Western Mountaineering’s Apache Super MF
Apache Super MF

Will a bivy keep me warm and protect my bag?

I’m considering buying a bivy to add warmth to and protect my Mountain Hardwear Phantom 32 sleeping bag, which I chose for its light weight. I cp mostly in lean-tos or other minimalist shelters, and when the temp gets down to 35 degrees, I get chilled. I’ve tried liners for warmth and to protect the inside of the bag, but they’re too confining. Any thoughts on the Mountain Hardwear Conduit Bivy? Or do you have other recommendations? Cheryl Melrose, Massachusetts

Western Mountaineering’s Apache Super MF

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Let me get this straight. You bought a 32-degree bag (the Mountain Hardwear Phantom 32—$245; www.mountainhardwear.com—is rated to 32 degrees, weighs one pound, five ounces, and has down fill), then immediately began taking steps to add to its thermal qualities? I’ll discount the save-the-lining theory; it’s true that you need to keep a bag’s lining clean, but wearing long underwear and the occasional laundering takes care of that. To put it another way, I have never seen a bag lining fail from “wear.”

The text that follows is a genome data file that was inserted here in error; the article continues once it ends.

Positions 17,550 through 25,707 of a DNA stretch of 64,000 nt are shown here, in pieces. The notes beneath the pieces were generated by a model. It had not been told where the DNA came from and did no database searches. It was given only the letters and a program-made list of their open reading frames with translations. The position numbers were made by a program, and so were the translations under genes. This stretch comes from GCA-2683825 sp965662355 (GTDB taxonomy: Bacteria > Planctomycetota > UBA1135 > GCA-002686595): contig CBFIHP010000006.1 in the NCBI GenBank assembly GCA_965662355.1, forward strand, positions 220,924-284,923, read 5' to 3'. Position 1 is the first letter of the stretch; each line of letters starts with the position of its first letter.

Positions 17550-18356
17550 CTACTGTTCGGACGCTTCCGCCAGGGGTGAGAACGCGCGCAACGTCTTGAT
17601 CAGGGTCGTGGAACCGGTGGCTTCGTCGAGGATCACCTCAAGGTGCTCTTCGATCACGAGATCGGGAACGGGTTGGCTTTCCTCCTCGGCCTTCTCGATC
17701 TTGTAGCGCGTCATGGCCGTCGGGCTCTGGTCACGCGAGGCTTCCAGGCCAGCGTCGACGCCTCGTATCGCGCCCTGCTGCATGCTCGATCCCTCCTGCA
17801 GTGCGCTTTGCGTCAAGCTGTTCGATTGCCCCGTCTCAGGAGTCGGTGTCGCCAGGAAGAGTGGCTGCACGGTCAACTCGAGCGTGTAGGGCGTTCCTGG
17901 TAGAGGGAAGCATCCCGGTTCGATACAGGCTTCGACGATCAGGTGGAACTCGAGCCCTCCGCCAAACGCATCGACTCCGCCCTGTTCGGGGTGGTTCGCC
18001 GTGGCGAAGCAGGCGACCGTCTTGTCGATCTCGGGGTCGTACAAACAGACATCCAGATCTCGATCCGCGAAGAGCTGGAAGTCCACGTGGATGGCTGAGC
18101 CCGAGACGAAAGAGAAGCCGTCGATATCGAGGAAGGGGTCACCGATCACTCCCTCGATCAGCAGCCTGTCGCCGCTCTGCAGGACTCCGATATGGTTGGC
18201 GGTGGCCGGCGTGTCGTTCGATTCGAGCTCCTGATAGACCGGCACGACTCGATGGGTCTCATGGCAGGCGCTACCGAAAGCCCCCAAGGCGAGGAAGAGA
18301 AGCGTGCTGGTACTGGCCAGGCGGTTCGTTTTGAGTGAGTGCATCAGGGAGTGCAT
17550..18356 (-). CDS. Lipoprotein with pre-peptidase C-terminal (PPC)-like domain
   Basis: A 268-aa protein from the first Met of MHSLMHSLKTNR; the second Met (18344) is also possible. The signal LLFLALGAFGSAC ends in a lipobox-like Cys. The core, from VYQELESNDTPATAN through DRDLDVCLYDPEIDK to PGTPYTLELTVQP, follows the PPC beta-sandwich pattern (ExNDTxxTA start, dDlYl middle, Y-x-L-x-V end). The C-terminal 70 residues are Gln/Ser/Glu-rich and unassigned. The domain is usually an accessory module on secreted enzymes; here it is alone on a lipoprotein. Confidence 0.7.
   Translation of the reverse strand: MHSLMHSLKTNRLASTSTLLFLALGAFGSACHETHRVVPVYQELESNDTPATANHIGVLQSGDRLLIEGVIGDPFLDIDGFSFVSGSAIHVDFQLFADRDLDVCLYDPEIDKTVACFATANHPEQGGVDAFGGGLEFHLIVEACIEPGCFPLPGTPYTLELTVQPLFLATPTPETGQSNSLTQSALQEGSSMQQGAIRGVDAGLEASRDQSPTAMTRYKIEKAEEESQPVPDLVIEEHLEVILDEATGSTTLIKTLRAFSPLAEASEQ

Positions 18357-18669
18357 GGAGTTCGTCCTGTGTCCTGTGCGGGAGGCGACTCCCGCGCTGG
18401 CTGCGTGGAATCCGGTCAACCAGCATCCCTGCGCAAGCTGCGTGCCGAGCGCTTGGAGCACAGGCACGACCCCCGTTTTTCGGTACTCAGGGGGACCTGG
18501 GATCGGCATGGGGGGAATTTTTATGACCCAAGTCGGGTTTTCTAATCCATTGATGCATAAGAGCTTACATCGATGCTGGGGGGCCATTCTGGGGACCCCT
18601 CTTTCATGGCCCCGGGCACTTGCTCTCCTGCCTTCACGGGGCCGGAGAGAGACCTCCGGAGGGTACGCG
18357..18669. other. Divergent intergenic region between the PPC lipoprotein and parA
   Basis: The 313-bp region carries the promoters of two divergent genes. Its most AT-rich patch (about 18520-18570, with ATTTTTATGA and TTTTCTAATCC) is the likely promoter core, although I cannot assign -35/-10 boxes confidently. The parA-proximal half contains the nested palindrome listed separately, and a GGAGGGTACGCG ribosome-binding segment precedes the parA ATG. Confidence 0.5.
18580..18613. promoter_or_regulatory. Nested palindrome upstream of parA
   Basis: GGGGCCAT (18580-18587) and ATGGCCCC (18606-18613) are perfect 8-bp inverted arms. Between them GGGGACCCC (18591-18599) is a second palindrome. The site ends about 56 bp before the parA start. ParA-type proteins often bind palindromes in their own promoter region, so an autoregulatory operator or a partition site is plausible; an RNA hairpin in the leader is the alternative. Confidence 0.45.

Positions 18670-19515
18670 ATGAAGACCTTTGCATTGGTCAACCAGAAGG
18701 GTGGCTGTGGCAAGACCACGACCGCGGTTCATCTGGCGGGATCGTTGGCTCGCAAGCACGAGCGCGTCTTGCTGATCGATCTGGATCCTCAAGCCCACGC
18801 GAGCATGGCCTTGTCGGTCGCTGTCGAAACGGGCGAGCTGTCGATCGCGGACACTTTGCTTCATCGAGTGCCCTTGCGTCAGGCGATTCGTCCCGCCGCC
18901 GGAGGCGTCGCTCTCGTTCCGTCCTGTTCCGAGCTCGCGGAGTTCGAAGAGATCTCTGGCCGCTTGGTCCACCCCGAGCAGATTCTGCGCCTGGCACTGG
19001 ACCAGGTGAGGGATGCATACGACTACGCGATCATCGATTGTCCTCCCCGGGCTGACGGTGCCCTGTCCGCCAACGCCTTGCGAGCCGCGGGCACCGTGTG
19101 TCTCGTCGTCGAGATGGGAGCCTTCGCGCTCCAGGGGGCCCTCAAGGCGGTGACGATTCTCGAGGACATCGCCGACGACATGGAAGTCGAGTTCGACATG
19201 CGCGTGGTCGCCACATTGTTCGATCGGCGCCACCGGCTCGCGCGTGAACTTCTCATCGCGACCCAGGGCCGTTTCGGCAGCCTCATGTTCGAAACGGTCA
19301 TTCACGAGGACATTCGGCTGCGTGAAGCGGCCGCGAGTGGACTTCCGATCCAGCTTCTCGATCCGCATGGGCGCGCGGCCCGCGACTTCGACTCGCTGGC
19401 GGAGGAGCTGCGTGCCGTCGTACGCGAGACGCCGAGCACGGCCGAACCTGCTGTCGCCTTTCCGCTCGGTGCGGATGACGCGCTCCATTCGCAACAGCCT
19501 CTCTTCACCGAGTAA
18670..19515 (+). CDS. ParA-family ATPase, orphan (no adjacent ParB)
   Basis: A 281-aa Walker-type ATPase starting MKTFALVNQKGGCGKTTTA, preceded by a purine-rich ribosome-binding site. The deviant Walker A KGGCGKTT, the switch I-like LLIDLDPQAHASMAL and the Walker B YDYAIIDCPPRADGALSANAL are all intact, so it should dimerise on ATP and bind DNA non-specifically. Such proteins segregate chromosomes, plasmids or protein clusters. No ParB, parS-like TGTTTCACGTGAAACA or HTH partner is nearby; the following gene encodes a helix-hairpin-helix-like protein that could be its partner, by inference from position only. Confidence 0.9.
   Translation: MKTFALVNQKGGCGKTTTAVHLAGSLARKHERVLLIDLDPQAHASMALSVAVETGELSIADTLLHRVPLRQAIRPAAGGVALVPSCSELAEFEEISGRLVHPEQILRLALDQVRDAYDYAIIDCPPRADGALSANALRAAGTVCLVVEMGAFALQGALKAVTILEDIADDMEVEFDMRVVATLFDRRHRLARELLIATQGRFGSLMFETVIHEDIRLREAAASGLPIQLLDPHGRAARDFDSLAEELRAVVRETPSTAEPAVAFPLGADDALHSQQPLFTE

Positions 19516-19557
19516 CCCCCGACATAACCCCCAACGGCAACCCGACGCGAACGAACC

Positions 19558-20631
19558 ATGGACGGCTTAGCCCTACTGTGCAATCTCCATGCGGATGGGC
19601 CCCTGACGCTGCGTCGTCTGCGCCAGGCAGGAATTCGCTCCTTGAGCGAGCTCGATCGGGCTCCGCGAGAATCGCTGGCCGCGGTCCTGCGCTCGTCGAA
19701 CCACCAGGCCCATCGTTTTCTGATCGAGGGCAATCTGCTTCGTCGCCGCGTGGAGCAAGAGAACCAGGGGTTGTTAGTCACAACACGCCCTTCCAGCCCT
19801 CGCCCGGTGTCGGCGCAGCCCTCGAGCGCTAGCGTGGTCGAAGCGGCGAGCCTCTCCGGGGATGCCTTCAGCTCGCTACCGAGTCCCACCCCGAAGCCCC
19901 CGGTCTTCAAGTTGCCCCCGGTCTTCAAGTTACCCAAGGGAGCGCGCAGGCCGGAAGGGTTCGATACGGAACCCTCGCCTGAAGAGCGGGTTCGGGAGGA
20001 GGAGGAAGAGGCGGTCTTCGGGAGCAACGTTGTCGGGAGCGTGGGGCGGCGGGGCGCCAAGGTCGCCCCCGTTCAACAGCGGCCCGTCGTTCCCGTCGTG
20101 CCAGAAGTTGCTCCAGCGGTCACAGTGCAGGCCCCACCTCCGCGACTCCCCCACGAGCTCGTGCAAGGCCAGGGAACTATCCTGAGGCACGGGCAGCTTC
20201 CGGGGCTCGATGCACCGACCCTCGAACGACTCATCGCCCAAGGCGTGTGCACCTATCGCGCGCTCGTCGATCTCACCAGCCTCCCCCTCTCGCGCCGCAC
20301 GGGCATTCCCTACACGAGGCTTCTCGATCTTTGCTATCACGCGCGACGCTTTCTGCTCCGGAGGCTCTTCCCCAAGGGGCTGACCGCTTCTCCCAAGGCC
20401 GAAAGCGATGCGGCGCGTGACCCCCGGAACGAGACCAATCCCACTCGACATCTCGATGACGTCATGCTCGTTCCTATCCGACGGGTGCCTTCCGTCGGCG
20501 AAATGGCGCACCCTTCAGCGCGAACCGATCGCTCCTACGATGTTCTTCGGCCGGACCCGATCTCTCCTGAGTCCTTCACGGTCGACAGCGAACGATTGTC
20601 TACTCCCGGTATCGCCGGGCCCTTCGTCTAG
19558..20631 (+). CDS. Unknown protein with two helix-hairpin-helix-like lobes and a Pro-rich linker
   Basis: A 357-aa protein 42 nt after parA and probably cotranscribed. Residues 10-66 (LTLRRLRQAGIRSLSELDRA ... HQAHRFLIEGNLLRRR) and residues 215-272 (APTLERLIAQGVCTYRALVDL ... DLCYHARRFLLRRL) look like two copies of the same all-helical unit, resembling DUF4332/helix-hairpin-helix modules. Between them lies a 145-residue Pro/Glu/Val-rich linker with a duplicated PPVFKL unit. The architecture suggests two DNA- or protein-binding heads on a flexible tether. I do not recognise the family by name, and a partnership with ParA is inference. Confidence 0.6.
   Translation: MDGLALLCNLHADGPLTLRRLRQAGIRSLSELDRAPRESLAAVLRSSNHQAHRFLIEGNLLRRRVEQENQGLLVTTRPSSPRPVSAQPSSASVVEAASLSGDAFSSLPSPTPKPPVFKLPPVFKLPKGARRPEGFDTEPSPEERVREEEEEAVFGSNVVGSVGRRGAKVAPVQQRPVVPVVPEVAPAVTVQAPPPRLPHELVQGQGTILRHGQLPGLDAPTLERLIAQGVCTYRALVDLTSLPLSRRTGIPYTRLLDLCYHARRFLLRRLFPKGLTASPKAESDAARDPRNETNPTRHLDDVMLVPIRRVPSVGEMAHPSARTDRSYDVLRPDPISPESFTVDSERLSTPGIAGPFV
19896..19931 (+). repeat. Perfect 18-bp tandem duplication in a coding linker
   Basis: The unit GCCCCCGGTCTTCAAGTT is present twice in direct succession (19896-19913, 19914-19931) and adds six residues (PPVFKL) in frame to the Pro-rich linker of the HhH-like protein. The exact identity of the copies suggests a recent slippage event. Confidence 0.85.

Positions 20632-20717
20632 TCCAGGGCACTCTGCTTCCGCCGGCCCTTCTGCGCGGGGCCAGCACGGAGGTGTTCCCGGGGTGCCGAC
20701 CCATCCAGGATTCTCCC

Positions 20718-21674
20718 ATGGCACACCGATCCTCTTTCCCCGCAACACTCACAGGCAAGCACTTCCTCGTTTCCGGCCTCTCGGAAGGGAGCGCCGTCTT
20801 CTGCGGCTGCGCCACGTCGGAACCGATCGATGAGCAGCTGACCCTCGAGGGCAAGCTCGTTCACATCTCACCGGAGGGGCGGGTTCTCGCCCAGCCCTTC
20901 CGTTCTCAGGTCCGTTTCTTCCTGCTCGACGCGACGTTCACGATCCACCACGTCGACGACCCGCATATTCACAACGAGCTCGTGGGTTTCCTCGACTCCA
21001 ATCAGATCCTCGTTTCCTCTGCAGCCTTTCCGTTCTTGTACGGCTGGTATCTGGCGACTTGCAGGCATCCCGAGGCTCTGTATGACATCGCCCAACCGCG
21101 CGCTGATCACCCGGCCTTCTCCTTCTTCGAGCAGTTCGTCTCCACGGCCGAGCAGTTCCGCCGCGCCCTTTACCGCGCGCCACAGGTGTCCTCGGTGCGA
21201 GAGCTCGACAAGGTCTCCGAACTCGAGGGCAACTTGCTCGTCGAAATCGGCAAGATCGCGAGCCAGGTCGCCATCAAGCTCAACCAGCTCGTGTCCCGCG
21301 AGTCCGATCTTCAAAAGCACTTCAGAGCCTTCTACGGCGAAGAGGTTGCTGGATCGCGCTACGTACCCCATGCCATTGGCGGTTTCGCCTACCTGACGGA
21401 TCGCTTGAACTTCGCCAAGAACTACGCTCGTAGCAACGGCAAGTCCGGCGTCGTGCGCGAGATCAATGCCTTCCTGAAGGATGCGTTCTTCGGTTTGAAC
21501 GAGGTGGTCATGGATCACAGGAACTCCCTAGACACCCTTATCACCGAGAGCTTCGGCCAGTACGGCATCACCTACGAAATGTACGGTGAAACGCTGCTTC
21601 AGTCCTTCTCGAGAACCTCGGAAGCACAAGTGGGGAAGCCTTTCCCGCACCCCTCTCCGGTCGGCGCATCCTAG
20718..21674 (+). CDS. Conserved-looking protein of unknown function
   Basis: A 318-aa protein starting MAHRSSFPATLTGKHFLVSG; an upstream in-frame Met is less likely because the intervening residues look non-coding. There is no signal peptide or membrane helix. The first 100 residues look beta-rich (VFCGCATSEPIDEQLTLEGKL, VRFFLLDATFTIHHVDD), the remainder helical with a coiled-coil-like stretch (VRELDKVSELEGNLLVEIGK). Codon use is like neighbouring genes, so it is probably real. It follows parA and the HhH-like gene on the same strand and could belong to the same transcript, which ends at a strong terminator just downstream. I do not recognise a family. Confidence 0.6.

Western Mountaineering’s Apache Super MF

Western Mountaineering’s Apache Super MF Apache Super MF

So, I guess what I’m working up to is the question of why you didn’t just buy a warmer bag. Western Mountaineering’s Apache Super MF, for instance, is rated to 15 degrees, weighs two pounds, one ounce (or, about the Phantom plus a liner), and retails from $350 to $380 depending on length.

That, however, would appear to be a horse that has left the barn. What to do about the Phantom? A liner of some sort isn’t really going to work, as it’s a very trimly cut bag and, as you mention, it will be too confining. Seems to me the best solution is to upgrade your long underwear to at least a medium-weight (REI Midweight MTS bottoms and tops are $30 each; www.rei.com) or even expedition-weight (Duofold Varitherm bottoms and tops are $37 each; www.duofold.com). Along with gloves, socks, and a hat, that’s good start to keeping you warm.

A bivy bag works, too, albeit at fairly steep expense ($110 for Mountain Hardwear’s Conduit SL Bivy) and extra weight (one pound, two ounces—same as your bag!). Mont-Bell’s Breeze Dry-Tec U.L. Sleeping Bag Cover (www.montbell.com) uses a somewhat similar material, costs the same, and weighs half as much. There is some risk, in certain weather conditions, that moist air escaping from your bag will condense inside the bivy. But you will be warmer.

The votes are in: Check out the winners of Outside‘s 2006 Gear of the Year awards, including the year’s hottest sleeping bag.

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